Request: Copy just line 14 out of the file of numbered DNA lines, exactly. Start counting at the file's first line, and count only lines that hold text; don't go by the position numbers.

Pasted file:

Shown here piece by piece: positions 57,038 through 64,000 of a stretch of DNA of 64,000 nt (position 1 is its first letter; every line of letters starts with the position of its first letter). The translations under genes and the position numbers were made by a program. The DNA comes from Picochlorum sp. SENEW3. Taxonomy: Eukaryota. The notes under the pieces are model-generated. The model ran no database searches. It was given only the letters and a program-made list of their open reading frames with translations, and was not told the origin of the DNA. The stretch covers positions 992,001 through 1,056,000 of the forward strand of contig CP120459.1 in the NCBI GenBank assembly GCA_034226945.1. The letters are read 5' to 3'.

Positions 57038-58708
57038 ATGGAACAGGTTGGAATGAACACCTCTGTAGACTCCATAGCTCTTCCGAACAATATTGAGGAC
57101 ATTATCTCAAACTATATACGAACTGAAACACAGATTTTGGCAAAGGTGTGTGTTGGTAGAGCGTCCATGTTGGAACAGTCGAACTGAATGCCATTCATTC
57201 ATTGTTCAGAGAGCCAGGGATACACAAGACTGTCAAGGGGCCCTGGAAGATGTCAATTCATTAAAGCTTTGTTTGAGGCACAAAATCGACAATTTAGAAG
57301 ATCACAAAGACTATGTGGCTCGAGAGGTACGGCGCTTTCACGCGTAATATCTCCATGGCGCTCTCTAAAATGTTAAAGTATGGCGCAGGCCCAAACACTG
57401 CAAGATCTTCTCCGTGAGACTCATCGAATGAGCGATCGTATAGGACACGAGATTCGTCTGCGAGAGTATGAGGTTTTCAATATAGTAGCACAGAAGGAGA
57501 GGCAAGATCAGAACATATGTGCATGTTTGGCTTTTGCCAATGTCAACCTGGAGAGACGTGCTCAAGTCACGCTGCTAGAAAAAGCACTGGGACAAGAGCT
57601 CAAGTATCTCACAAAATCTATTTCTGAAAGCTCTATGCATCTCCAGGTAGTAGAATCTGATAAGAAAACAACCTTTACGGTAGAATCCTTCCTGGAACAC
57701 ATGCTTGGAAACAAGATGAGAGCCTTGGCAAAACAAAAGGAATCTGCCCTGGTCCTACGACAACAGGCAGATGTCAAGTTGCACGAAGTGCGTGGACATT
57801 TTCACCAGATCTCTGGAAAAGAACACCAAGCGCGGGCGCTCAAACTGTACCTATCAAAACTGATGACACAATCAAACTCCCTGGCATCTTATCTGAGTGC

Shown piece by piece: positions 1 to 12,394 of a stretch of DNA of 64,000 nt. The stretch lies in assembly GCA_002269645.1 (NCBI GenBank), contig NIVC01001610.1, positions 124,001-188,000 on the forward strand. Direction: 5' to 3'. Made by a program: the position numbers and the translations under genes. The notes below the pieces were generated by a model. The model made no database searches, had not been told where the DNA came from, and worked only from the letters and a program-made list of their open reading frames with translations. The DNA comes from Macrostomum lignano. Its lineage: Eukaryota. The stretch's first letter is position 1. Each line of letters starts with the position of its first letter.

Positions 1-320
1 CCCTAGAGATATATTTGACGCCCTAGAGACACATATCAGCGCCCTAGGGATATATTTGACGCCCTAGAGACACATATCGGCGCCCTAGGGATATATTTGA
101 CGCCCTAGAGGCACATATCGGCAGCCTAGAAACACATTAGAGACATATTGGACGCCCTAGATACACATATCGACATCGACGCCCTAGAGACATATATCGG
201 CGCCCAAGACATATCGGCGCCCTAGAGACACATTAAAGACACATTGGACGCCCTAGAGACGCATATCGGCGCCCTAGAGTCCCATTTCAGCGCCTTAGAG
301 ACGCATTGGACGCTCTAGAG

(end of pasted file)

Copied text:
1 CCCTAGAGATATATTTGACGCCCTAGAGACACATATCAGCGCCCTAGGGATATATTTGACGCCCTAGAGACACATATCGGCGCCCTAGGGATATATTTGA